OIC: Potencial vagaries caf almacén cryptoproducts, Bangkok Postbode: business
Despite the existence of products to insure against losses incurred from cryptocurrency transactions te foreign countries, such products are not permitted ter Thailand because of the vague status of posible currencies, says the Office of Insurance Commission (OIC).
Suthipol: Clear coverage not likely
Two bitcoin exchanges ter Japan have included insurance products te their portfolio, which aim to compensate for losses due to faulty transactions, Steemit reported.
According to a report from Nikkei, digital exchange bitFlyer cooperates with the Mitsui Suitomo insurance company, while Coincheck will also opoffering insurance products te cooperation with insurers Tokyo Marine and Nichido Fire Insurance.
More details on the insurance services have not yet bot disclosed.
“There are no insurance companies suggesting insurance coverage on the failure of cryptocurrency transactions spil the status of this asset has not bot clarified. Hence, it is not possible to assess risks to determine clear coverage,” said OIC secretary-general Suthipol Taweechaikarn.
At present, the OIC does not permit insurance products to be suggested to voorkant losses ter cryptocurrency transactions spil the value of cryptocurrencies fluctuates permanently, resulting te high risks and comebacks that may affect the financial conditions of both the public and insurance companies, Mr Suthipol said.
“Since the government has defined clear outlines and systematically regulates digital assets, wij might see insurance products that voorkant risks from cryptocurrency transactions,” he said.
Insurance is related to cryptocurrencies and digital assets ter two contexts, including insurance products and investment of insurance companies, Mr Suthipol said.
Since insurance companies inherit the risks from the caudillo public and business sectors, they are liable for incurred damages according to insurance contracts, he said. Companies should manage and invest ter suitable assets upon receiving premiums from customers, te order to generate adequate comebacks ter line with existing commitments, said Mr Suthipol.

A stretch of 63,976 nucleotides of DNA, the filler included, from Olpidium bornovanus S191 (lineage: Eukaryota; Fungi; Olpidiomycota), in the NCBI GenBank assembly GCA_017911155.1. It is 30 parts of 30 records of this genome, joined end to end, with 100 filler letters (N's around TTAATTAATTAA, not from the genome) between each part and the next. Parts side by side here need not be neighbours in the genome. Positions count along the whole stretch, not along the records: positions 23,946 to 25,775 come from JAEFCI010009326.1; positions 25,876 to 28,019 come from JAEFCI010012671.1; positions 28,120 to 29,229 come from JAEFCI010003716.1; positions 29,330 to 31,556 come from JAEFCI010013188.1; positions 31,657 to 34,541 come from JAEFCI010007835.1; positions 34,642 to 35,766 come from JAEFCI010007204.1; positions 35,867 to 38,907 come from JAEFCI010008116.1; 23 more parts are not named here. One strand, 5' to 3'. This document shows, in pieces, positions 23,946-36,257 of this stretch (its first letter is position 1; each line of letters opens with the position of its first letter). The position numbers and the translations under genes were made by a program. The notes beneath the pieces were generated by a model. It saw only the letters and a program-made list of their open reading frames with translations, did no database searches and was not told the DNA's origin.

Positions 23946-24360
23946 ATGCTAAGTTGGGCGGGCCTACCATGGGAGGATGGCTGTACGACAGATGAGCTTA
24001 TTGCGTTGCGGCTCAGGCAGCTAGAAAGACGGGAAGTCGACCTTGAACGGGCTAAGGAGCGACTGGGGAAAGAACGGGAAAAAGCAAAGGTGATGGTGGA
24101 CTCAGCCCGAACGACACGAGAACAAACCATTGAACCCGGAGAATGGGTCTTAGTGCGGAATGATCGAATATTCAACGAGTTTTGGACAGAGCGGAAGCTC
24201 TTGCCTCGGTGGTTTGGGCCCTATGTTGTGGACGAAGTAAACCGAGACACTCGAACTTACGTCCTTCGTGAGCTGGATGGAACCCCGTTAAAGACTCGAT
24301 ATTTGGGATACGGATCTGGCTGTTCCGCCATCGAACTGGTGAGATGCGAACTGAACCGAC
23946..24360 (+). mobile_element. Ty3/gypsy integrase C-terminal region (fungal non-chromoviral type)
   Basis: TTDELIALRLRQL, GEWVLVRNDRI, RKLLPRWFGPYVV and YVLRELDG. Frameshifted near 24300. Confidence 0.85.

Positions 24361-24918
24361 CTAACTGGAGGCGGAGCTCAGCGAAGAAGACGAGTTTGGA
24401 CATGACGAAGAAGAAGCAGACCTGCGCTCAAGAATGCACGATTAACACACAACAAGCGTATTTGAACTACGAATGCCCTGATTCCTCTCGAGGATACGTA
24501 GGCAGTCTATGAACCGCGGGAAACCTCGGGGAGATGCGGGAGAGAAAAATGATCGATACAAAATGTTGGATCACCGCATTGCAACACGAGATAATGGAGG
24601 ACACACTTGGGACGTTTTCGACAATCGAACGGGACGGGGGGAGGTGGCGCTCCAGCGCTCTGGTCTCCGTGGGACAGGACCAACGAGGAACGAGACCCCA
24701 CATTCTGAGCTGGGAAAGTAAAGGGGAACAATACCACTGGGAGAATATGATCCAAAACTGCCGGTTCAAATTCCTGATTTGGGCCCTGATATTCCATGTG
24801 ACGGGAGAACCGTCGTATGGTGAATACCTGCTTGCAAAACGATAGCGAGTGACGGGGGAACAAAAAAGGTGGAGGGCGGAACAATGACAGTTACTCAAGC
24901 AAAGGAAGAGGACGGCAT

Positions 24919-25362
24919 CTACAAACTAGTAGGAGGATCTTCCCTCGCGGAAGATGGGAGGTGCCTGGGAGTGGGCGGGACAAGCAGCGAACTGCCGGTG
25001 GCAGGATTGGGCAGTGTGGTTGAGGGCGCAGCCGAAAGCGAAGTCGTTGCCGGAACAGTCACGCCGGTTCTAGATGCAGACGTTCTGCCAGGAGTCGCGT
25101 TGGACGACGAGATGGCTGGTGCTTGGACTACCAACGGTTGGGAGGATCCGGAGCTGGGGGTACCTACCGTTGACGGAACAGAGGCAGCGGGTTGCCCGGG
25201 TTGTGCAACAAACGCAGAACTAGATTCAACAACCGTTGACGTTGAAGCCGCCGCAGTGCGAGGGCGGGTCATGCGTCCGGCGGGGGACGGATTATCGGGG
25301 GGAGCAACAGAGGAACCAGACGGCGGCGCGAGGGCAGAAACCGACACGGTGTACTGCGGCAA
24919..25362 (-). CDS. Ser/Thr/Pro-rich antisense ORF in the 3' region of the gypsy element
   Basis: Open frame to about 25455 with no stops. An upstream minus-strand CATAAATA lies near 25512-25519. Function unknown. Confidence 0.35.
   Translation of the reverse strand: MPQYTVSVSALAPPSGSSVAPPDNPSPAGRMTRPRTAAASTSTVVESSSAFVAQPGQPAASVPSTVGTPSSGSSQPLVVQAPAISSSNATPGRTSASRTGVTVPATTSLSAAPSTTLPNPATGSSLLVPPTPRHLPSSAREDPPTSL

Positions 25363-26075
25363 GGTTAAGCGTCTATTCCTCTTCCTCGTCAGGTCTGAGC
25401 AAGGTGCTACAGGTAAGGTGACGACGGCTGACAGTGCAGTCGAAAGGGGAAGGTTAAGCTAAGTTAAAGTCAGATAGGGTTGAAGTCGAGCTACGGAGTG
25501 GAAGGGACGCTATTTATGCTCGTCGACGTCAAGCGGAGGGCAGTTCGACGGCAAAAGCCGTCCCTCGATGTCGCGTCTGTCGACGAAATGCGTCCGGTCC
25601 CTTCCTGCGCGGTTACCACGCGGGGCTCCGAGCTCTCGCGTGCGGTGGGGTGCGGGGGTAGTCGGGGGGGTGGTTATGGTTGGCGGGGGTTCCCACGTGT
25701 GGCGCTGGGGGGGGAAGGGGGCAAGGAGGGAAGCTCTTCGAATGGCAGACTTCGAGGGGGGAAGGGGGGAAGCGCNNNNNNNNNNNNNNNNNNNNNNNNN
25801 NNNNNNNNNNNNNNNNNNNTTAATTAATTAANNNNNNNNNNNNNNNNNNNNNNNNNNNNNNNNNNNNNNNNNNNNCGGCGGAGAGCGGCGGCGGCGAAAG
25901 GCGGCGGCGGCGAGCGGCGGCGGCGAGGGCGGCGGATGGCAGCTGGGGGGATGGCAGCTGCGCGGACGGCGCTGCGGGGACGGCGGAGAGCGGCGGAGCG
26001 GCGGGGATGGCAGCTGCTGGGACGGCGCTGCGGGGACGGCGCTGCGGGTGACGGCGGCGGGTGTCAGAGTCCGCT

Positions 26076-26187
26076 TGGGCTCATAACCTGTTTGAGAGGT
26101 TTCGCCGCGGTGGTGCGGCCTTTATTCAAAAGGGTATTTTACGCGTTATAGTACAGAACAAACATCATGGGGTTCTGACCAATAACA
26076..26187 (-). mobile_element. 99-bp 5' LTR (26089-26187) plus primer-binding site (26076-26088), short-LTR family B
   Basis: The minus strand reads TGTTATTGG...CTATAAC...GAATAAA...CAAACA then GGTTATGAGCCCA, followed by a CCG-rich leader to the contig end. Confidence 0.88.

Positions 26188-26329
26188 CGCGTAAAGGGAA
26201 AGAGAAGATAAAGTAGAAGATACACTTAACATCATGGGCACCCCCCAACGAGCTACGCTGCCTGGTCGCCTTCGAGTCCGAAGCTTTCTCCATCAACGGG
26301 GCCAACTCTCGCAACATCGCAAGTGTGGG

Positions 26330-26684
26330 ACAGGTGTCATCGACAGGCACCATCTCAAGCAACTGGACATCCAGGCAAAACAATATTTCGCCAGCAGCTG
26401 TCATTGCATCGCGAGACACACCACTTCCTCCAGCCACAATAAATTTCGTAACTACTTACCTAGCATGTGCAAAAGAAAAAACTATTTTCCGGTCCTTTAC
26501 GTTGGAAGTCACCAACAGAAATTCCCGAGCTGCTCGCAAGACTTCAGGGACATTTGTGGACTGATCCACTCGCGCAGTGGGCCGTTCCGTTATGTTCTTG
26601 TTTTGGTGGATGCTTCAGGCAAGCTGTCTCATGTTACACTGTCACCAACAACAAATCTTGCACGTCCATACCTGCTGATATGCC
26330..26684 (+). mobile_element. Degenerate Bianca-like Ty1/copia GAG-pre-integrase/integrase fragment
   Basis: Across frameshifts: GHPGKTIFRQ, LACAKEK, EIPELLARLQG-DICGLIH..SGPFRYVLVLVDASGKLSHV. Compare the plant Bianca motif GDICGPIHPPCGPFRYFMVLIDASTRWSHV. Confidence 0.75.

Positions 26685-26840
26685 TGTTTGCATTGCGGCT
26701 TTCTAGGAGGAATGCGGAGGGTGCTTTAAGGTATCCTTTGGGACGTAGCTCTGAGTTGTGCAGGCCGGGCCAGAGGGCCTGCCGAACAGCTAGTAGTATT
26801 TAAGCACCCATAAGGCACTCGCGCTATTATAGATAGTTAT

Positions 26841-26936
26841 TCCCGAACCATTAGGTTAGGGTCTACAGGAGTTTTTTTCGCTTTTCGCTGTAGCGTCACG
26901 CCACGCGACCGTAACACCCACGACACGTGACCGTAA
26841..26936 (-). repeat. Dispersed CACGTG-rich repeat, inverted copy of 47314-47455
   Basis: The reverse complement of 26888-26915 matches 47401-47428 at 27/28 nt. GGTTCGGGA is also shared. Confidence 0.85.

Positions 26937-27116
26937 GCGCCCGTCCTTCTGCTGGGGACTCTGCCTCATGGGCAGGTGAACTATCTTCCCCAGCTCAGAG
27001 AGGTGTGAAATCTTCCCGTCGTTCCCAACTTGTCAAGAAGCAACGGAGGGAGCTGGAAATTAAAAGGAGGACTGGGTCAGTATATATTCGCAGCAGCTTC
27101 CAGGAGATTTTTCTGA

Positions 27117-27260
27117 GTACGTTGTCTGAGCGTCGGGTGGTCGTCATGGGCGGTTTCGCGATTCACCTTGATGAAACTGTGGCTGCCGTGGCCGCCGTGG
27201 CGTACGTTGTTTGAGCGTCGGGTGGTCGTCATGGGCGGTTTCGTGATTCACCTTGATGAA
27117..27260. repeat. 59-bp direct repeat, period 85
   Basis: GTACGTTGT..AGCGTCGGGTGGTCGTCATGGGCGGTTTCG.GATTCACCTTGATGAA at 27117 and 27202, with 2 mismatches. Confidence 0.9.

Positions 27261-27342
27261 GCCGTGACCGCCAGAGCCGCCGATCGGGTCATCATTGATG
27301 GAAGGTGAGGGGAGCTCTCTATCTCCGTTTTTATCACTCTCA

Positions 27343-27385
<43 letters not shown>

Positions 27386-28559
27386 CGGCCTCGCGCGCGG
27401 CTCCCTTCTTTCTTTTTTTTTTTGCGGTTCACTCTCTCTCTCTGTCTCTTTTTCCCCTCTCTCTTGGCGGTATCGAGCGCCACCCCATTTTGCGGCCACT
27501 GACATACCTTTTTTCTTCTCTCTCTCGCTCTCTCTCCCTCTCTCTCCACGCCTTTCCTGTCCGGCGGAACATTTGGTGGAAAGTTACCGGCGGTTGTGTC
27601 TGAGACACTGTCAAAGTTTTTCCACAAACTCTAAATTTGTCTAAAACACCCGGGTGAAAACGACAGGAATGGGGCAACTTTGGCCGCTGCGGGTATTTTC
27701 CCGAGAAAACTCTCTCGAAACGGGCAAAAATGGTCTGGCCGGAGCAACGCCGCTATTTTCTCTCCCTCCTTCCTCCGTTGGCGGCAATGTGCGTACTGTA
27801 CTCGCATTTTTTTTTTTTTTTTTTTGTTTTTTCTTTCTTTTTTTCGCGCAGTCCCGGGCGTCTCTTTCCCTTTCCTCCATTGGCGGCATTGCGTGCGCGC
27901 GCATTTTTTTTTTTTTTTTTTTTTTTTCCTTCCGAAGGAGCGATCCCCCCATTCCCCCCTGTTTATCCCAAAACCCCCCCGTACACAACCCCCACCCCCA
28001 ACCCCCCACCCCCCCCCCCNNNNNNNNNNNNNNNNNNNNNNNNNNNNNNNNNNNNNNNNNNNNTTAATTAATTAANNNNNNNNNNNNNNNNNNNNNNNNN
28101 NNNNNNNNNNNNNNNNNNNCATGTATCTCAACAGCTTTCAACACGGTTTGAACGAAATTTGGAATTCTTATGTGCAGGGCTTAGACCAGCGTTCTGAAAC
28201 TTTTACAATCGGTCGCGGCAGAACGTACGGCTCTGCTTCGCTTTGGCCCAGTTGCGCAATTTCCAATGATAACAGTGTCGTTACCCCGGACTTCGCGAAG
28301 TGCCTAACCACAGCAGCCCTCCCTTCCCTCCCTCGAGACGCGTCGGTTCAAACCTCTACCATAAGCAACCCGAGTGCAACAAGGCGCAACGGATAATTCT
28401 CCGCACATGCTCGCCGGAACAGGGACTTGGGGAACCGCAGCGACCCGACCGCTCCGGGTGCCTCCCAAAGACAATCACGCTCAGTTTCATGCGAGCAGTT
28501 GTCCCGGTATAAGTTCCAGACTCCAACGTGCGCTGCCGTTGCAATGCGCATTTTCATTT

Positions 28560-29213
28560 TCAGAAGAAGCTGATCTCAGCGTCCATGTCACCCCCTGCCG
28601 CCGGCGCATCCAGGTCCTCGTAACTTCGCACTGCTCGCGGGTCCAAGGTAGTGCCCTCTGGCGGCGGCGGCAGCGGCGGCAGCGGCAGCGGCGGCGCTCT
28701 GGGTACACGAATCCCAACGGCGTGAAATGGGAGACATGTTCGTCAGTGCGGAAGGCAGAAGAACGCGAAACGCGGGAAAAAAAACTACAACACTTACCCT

He said fintech and insurtech bring business opportunities because they can help companies service customers quicker, but the high volume of financial transactions could also result te customer manhandle.
“The challenge for regulators is that supervisory rules are incapable to keep up with technological developments,” said Mr Suthipol. “Spil a result, sometimes the rules do not voorkant [aspects of] such technology.”
The direction of rules and regulations should be limber, permitting for the possibility of extending the scope of supervision, he said.
The purpose of rules should be to support and facilitate innovation and technology rather than adopting stringent oversight and rigid enforcement, said Mr Suthipol.
Regulators should also establish supervision measures te line with technological developments, adopting regtech (technology helping business operators to reduce compliance cost) and suptech (technology enhancing regulators’ supervisory show) to help increase the efficiency of both the regulators and businesses, he said.
“Fresh innovations and technology will create fresh expectations of swifter, more convenient, and hassle-free services,” Mr Suthipol said.
“This will downright switch the customer practice and act spil a challenge for businesses and regulators.”
The OIC has set up an insurance regulatory sandbox and also initiated the Insurance Kantoor System, an insurance gegevens centre.